We now have more cases of skin cancer than Australia, so it's clear the message about safe sun just isn't getting across. To help you make sense of the advice while the warm weather stays with us, we asked Sally Penford of the International Dermal Institute to explain the basics…
What exactly does the sun do to our skin?
It's the sun's UVA rays – the longest rays in the spectrum, which penetrate deepest into the skin – that are responsible for causing damage at a cellular level, making them responsible for the main cause of the signs of ageing in the form of wrinkles and pigmentation. UVA is present all year round, even in winter. UVB rays are shorter than UVA rays, and cause the burn or tan effect in the skin. Both UVA and UVB rays can cause cancer, so wearing a broad spectrum sunscreen with antioxidants is absolutely essential.
UVC radiation is potentially the most damaging as it is very energetic but is absorbed by oxygen and ozone in the stratosphere and never reaches the Earth’s surface.
UV exposure causes far-reaching damage to skin that may not be noticeable at the time but accumulates and shows its ugly face when we hit our 30s and 40s. Both superficial and deep destruction include:
• Collagen breakdown and changes to elastin, causing wrinkling
• Changes in the dermal blood vessels causing dilated capillaries
• Free radical damage causing DNA damage and breakdown of dermal tissue
• DNA repair inhibited, potentially leading to skin cancer
• Immune system reduced, again contributing to potential skin cancer.
So how do we protect ourselves from the sun?
The best way to prevent skin cancer and sun damage is to protect skin from the daylight and direct sun every day of the year. One burn doubles your risk of melanoma.
• Avoid the midday sun
• Protect yourself year-round; there is as much UVA in the winter as in the summer. And remember UV radiation can penetrate through light clothing, windshields, windows and clouds
• Protect children from an early age, as much of the damage is done before we are 20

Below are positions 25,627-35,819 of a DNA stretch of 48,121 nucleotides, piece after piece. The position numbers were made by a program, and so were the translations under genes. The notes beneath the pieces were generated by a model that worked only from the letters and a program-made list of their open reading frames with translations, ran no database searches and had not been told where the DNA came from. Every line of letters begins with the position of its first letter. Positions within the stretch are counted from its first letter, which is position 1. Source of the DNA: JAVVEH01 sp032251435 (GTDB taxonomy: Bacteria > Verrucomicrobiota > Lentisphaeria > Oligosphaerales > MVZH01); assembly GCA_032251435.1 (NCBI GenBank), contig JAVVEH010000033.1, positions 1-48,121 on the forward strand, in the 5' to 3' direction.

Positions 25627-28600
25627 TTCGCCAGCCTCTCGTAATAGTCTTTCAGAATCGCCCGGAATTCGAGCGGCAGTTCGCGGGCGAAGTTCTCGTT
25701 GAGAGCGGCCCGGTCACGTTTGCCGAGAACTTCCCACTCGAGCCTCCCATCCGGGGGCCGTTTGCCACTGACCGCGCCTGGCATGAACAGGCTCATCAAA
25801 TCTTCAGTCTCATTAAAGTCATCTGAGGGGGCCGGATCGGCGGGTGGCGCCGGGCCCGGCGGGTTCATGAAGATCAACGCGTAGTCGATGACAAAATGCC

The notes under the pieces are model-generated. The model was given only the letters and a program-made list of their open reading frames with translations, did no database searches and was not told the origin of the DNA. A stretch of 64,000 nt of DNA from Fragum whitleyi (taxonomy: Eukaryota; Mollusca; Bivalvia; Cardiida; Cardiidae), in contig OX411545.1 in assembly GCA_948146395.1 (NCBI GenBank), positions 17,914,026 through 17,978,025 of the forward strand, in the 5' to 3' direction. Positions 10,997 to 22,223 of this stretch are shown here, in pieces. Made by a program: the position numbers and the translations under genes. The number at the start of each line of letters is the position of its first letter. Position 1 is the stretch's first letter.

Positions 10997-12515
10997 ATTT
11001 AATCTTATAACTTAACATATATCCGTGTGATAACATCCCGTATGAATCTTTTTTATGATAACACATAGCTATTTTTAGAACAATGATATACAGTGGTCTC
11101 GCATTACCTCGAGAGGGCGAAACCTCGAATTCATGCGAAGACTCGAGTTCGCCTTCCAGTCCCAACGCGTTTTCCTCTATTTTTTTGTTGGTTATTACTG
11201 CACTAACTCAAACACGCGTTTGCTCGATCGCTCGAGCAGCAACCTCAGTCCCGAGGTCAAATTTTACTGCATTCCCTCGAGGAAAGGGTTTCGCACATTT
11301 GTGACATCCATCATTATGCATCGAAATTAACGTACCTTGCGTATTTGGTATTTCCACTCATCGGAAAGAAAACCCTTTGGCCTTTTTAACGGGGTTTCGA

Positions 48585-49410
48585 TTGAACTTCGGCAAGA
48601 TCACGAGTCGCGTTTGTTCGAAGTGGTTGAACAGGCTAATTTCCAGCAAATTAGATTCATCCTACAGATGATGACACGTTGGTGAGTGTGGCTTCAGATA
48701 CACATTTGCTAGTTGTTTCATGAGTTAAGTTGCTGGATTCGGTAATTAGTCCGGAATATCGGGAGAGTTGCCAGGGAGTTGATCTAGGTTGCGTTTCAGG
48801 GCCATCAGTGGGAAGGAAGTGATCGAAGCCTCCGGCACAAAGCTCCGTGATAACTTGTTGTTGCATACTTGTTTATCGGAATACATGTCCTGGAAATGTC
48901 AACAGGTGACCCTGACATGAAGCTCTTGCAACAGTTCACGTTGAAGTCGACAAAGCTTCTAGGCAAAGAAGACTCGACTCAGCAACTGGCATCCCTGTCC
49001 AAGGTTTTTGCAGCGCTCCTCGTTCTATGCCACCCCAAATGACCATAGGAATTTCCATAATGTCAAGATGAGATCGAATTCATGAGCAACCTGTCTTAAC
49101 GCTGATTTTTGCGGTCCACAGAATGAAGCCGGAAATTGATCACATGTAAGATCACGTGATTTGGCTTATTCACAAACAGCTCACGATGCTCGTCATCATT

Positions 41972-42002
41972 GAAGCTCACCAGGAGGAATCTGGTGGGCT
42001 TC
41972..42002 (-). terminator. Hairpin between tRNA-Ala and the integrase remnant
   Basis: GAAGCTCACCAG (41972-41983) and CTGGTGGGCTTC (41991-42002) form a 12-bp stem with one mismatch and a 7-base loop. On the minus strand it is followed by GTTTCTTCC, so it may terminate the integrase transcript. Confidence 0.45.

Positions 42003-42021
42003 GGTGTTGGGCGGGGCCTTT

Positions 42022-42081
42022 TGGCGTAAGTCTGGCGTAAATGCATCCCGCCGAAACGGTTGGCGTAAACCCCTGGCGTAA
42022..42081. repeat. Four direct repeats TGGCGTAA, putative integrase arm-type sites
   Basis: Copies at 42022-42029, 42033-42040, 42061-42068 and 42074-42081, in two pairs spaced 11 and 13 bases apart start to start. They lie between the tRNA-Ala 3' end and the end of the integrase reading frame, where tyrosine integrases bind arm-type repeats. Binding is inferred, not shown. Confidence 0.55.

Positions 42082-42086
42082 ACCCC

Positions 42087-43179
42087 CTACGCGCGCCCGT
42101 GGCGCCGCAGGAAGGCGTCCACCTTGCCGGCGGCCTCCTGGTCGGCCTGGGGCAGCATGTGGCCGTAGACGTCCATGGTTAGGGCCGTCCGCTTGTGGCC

• Protect from UV reflection from sand, water, snow and ice – 90% bounces back
• Give yourself a yearly examination for skin cancer and changes in moles.
How does SPF work?
The SPF represents the ability of a sunscreen to delay sun-induced burning. It is important to realise that an SPF is only a measure of how much UVB protection provides. Unfortunately, a similar system of denoting sunscreen protection for UVA radiation has not been universally recognised so always look for 'broad spectrum' sun products.
Sunscreens work by two mechanisms:
• Chemical sunscreens – Absorb UV rays, lowering the energy level and releasing energy as heat. This type needs to be applied to the skin before any other product, and normally 20 minutes before sun exposure
• Physical Sunscreens – Reflect or scatter the energy rays. They are mineral based so therefore less irritating. They need to be applied last as they bounce the rays off the skin. You will also find physical sunscreens in mineral make-up, which is normally SPF 20-26, depending on the brand.
It is important to understand that, even though you may be using a sunscreen, some UVB rays will still penetrate through your skin - you cannot filter out 100% of the sun’s rays.
For example, SPF2 products protect your skin from 50% of the UVB rays, so you can stay in the sun twice as long as you would be able to without protection. Consequently, if you burn after five minutes without protection, once this SPF is applied you could stay out for 10 minutes without burning. This is just an example as SPF2 is far too low, but here is further clarification:
- SPF 8 blocks 87.5 % of UVB rays
- SPF 15 blocks 93.33 % of UVB and some UVA rays
- SPF 30 blocks 96.6 % of UVB and some UVA rays
- SPF 60 blocks 97.98 of UVB and some UVA rays
(While it may seem that a product with an SPF50 or higher would offer a full percentage rate of protection, it is mostly comprised of an increased level of chemicals - which can cause a higher rate of irritation in skin. Also look out for fragrance in sunscreens as they can react with sunlight to give you a reaction or pigmentation problems. If you have sunscreen sensitivity then look for mineral based products, which contain titanium dioxide and zinc oxide.)
How much sun protection should you apply?
Make sure you apply an adequate amount to ensure you are getting the desired SPF. That’s generally about one teaspoon for the face and about on eighth of a cup for complete body coverage. Unless you are using a waterproof formulation, reapply sunscreen whenever you swim, exercise or sweat profusely – or around every two hours.